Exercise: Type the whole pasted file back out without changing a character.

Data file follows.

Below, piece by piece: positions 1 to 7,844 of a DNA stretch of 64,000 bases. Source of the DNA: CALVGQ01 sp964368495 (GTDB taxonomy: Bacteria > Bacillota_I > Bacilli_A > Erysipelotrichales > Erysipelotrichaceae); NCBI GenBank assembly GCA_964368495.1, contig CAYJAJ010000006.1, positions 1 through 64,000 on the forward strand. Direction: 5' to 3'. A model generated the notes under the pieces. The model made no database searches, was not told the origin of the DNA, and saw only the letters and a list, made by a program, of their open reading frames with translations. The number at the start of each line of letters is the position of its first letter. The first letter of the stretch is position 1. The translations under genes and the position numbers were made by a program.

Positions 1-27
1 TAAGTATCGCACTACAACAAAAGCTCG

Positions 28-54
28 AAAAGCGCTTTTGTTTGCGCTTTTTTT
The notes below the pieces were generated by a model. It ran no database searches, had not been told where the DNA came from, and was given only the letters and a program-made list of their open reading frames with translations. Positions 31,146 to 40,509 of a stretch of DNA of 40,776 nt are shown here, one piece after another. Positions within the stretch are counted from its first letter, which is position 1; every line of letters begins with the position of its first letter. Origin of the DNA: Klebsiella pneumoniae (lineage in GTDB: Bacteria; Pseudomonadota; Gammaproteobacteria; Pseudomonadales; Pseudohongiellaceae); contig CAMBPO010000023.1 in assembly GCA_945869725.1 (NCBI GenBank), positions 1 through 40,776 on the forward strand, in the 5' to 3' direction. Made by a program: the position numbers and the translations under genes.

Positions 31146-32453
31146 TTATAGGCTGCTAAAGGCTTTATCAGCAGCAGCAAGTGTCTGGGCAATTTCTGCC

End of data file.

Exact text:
Below, piece by piece: positions 1 to 7,844 of a DNA stretch of 64,000 bases. Source of the DNA: CALVGQ01 sp964368495 (GTDB taxonomy: Bacteria > Bacillota_I > Bacilli_A > Erysipelotrichales > Erysipelotrichaceae); NCBI GenBank assembly GCA_964368495.1, contig CAYJAJ010000006.1, positions 1 through 64,000 on the forward strand. Direction: 5' to 3'. A model generated the notes under the pieces. The model made no database searches, was not told the origin of the DNA, and saw only the letters and a list, made by a program, of their open reading frames with translations. The number at the start of each line of letters is the position of its first letter. The first letter of the stretch is position 1. The translations under genes and the position numbers were made by a program.

Positions 1-27
1 TAAGTATCGCACTACAACAAAAGCTCG

Positions 28-54
28 AAAAGCGCTTTTGTTTGCGCTTTTTTT
The notes below the pieces were generated by a model. It ran no database searches, had not been told where the DNA came from, and was given only the letters and a program-made list of their open reading frames with translations. Positions 31,146 to 40,509 of a stretch of DNA of 40,776 nt are shown here, one piece after another. Positions within the stretch are counted from its first letter, which is position 1; every line of letters begins with the position of its first letter. Origin of the DNA: Klebsiella pneumoniae (lineage in GTDB: Bacteria; Pseudomonadota; Gammaproteobacteria; Pseudomonadales; Pseudohongiellaceae); contig CAMBPO010000023.1 in assembly GCA_945869725.1 (NCBI GenBank), positions 1 through 40,776 on the forward strand, in the 5' to 3' direction. Made by a program: the position numbers and the translations under genes.

Positions 31146-32453
31146 TTATAGGCTGCTAAAGGCTTTATCAGCAGCAGCAAGTGTCTGGGCAATTTCTGCC